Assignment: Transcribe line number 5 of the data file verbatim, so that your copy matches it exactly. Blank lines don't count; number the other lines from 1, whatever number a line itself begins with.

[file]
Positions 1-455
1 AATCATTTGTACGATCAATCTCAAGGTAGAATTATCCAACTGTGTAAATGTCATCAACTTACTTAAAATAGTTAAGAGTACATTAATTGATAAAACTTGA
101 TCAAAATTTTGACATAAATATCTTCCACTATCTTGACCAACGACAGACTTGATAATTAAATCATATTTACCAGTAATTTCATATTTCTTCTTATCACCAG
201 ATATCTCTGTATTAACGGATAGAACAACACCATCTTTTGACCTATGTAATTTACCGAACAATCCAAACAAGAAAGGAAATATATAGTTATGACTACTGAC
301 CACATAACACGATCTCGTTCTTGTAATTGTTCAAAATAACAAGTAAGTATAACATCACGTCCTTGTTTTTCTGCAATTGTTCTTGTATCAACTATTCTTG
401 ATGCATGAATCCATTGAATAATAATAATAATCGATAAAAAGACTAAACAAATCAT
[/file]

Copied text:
301 CACATAACACGATCTCGTTCTTGTAATTGTTCAAAATAACAAGTAAGTATAACATCACGTCCTTGTTTTTCTGCAATTGTTCTTGTATCAACTATTCTTG